As I boarded the bus that fateful day, I thought of how this would work out. I wondered how all of my high school friends were doing. They were still having fun, sipping the last drips of fun from summer’s cup. I longed for the times we spent together just this past summer, swimming on the sandy beaches of Batangas. I sat there thinking about what was about to happen next.
The bus wobbled like my insides. My guts were all tied up in tangles as I nervously anticipated when the bus would stop. The traffic in Las Piñas was fairly heavy that day, and I only realized that I was already running late when the bus was halfway into Coastal Road. My stomach tightened at the thought of being late on the first day. I frantically searched my head for ways on how to get to school faster.
I was already at Buendia then, and I decided to just ride it out. I anxiously fixed myself up, thinking of what they’d say to students who are late on their first day in college. When the bus neared Vito Cruz, I got up and out as quickly as I could, almost running to the front of the bus and jumping out of its door. Then I checked the time on my cellular phone – I was already fifteen minutes late. I stared at it in horror.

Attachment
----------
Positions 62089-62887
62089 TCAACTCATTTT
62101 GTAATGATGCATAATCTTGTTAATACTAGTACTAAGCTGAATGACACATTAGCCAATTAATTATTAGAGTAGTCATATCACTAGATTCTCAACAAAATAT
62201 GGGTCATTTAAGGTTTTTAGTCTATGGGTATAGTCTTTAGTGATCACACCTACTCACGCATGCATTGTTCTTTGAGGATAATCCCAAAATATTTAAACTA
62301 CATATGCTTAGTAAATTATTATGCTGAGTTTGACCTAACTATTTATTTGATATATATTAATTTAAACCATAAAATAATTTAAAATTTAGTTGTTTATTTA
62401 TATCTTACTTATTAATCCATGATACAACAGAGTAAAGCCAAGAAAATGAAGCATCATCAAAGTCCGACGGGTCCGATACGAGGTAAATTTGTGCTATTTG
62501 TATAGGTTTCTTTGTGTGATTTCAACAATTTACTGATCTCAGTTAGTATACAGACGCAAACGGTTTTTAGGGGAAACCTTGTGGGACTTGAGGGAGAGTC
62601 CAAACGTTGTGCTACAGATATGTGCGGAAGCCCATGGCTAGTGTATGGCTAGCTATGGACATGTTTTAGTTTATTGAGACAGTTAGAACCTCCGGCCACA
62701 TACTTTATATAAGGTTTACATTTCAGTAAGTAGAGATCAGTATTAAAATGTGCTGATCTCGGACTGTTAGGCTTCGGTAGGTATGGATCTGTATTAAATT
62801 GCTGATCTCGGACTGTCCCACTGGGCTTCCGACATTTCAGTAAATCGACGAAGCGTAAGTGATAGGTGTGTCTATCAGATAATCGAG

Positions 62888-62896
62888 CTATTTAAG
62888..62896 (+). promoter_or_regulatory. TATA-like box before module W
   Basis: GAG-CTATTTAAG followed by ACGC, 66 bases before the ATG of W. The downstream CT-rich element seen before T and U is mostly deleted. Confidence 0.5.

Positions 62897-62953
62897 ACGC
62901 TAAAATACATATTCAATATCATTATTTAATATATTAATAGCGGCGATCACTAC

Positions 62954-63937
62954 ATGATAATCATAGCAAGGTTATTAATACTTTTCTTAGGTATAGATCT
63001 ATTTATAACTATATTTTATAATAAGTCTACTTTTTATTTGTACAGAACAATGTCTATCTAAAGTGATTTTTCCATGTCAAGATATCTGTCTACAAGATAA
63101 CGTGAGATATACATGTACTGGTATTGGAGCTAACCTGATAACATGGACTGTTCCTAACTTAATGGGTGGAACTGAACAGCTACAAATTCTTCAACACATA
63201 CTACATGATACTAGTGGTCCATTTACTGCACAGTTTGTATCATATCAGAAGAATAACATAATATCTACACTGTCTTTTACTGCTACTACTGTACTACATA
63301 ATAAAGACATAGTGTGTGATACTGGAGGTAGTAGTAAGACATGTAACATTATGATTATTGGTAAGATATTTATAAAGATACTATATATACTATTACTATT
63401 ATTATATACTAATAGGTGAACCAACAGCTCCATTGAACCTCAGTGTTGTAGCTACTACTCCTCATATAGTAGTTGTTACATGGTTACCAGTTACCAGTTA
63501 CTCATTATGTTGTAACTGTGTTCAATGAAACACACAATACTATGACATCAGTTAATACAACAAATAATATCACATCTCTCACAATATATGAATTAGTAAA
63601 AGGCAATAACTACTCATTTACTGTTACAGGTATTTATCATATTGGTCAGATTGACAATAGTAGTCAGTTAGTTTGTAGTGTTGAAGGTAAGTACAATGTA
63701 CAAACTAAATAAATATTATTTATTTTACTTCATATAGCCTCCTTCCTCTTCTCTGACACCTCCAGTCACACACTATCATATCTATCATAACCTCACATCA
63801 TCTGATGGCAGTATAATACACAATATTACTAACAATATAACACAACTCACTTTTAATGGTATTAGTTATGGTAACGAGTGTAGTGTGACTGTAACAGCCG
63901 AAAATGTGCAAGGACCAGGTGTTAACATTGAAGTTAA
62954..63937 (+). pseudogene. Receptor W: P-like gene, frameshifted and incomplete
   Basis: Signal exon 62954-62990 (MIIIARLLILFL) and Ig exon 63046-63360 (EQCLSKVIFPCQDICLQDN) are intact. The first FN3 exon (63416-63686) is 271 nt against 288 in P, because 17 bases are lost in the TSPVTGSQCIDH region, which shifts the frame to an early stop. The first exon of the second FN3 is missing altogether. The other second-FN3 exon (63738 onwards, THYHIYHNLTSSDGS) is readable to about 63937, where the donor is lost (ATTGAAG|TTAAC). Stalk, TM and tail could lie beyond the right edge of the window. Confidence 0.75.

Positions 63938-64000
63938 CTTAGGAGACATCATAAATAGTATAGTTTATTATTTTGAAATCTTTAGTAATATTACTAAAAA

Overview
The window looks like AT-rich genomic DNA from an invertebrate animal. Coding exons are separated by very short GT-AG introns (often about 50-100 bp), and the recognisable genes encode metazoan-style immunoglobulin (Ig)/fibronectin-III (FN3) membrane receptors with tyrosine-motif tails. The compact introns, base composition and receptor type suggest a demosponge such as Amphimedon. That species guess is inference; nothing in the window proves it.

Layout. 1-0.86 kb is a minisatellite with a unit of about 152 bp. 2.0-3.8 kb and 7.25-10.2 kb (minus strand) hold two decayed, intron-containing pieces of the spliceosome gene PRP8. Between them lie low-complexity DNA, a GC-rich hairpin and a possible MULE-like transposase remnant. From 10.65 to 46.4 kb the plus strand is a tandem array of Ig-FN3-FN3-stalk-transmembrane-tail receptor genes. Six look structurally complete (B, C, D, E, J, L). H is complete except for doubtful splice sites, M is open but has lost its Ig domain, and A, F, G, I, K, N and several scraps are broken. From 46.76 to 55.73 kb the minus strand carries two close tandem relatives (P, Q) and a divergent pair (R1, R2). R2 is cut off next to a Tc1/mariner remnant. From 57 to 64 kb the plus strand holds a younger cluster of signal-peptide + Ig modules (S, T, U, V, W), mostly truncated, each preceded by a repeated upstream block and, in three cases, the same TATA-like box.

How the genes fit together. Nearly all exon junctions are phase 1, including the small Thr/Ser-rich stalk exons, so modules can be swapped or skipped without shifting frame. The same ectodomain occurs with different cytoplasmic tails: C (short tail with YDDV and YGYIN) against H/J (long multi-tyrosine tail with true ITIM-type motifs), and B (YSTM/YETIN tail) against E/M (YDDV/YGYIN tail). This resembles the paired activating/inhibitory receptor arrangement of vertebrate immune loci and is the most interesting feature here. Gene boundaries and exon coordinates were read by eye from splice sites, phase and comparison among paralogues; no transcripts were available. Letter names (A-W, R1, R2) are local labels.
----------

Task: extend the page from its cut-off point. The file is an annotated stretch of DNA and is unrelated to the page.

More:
I need not bare the rest of the embarrassing details of this story, for it pains me and makes me laugh at the same time. I was so foolish then, not minding the time as I slowly made my way to the bus stop before, never even looking at the time. I envied the other freshmen. They who made it on time, the people who made a good impression on their first day. I, on the other hand, had a not-so-pleasant ordeal.
Even if so, I’m glad I got to school alone. It was remarkable for me to go to college this far from home....